Much of what happens in work, either day to day or over the length of your working life, is unpredictable. It is subject to emergence – what happens as it happens, in a space of uncertainty.
There is little value in pretending you know what the result will be when you don’t. An improvisational attitude invites you to trade the illusion of control for the reality of influence.
You often have choices of how much risk to accept. Do you take on the new responsibility or stick with what you have? Do you hire the obvious candidate or the maverick? Do you cut your losses or invest further?
As you make these choices, you feel conflicting urges. Yes, you want to keep your feet on the ground, to maintain a degree of safety. Yet you also know that greater risk can bring greater reward.
Feeling safe boosts your feelings of confidence, and that may turn into a platform from which you are willing to embrace further uncertainty.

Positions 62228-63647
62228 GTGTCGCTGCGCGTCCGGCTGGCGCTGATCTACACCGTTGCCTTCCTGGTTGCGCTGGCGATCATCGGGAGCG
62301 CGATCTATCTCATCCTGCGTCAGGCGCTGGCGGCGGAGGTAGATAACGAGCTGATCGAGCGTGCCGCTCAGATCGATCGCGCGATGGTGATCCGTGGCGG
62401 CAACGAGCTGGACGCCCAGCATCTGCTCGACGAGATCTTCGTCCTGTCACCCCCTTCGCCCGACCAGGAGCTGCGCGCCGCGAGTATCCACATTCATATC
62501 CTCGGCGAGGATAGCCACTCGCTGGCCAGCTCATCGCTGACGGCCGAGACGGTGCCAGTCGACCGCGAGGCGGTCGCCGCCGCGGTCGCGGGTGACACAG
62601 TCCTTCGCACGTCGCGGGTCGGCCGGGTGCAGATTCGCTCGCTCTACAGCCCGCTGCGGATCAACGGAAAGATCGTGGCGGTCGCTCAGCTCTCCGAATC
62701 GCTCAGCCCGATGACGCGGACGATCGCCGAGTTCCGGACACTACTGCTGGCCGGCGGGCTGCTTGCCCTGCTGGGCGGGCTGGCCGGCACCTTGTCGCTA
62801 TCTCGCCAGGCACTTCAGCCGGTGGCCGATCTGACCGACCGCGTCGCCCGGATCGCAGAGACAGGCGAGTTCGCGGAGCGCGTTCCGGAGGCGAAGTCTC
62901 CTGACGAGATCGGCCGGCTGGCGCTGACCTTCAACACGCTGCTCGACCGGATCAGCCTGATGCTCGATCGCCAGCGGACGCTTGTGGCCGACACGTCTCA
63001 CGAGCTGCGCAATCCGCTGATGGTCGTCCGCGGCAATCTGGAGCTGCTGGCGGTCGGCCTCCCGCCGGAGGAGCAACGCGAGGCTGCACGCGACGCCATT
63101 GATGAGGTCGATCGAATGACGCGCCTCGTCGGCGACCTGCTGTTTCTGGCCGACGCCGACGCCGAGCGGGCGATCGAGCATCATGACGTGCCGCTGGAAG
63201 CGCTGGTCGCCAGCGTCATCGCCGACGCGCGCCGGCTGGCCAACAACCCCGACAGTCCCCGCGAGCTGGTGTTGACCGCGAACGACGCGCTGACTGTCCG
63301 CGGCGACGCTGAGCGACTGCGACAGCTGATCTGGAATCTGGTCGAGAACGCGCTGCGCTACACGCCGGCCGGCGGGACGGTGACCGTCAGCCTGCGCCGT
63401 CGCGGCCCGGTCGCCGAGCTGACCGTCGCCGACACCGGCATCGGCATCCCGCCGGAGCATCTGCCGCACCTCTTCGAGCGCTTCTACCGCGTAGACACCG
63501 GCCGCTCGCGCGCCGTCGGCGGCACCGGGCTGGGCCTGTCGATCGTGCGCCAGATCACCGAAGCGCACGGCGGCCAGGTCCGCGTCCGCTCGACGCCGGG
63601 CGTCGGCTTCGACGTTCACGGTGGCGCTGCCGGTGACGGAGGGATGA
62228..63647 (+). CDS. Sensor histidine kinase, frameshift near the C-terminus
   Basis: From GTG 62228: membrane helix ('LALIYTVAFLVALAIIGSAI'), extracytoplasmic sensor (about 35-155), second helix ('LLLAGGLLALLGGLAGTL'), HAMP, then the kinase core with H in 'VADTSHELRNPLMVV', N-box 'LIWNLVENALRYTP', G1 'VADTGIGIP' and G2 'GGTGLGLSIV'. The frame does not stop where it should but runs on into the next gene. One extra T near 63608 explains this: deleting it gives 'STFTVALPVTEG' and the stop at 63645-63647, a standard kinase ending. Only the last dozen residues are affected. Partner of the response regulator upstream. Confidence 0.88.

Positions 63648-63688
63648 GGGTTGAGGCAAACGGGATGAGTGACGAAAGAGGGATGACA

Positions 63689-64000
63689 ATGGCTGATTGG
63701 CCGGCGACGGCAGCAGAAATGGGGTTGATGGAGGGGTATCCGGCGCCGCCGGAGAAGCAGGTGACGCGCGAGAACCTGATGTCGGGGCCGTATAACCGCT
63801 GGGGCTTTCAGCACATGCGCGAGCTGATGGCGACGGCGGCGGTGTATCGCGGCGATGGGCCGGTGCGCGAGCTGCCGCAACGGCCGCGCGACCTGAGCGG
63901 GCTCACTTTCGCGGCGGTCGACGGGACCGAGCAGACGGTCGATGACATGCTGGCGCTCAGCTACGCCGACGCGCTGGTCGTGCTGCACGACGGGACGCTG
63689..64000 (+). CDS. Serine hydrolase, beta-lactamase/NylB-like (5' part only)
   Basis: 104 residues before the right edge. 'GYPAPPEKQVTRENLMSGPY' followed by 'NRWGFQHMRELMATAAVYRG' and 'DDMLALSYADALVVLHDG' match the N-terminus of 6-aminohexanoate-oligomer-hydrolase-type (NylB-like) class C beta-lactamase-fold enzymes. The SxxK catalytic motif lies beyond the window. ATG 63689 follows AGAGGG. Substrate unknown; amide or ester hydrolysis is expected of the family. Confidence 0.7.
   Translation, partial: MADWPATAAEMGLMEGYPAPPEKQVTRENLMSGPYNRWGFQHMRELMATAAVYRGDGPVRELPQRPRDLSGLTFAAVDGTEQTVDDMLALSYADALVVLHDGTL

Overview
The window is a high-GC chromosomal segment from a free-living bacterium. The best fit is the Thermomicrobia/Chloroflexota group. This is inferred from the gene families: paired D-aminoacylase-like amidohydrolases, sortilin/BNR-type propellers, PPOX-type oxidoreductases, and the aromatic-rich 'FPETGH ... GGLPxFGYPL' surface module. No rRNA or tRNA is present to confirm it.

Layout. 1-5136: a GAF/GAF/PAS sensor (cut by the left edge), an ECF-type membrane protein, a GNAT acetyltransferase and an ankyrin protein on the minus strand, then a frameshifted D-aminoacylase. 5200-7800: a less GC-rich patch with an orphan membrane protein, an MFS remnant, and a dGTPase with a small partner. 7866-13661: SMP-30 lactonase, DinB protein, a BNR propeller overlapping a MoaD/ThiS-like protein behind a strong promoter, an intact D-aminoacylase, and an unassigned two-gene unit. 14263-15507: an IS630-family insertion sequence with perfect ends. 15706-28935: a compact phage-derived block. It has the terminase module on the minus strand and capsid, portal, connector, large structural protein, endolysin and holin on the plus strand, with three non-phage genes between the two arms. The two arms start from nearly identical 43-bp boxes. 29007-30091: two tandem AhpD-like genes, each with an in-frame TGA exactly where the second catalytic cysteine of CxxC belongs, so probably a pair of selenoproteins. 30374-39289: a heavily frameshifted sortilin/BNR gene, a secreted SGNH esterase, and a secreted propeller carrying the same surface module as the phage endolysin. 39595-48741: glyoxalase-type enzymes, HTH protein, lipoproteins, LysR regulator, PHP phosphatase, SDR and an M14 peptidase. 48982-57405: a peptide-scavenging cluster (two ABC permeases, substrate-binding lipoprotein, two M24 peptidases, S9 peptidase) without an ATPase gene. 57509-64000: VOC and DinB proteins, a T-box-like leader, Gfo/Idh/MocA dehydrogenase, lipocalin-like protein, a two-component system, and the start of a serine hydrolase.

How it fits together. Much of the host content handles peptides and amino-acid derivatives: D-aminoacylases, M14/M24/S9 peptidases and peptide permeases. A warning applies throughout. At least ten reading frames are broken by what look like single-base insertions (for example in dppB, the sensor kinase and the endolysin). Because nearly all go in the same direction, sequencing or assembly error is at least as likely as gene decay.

Improvisation teaches you to feel more comfortable when dealing with uncertainty, so that you can harvest those greater rewards.
For example, improvisational activities can be nerve-racking to begin with. It’s natural to feel cautious when facing something that you have never done before.
Let’s say you go to a theatrical improvisation workshop. Typically, as you experience an improvisational activity, you discover, ‘Oh, that’s not so bad.’ You contribute, you get it and you start to participate more fully.
Soon you begin to anticipate and enjoy the uncertainty – that is what it means to be more comfortable with it. You gain the excitement, reward and adventure of playing with unknown outcomes. Then you may be inclined to transfer your approach from the practice arena to the workplace.
When you recognise that life is uncertain, you can respond by improving your ability to cope with those uncertainties. Paradoxically, by accepting less certainty, you gain more confidence.
If you’d like to learn more about how improvisation skills can help you or your team navigate change and uncertainty, please visit our training pages or contact Paul@impro.org.uk.
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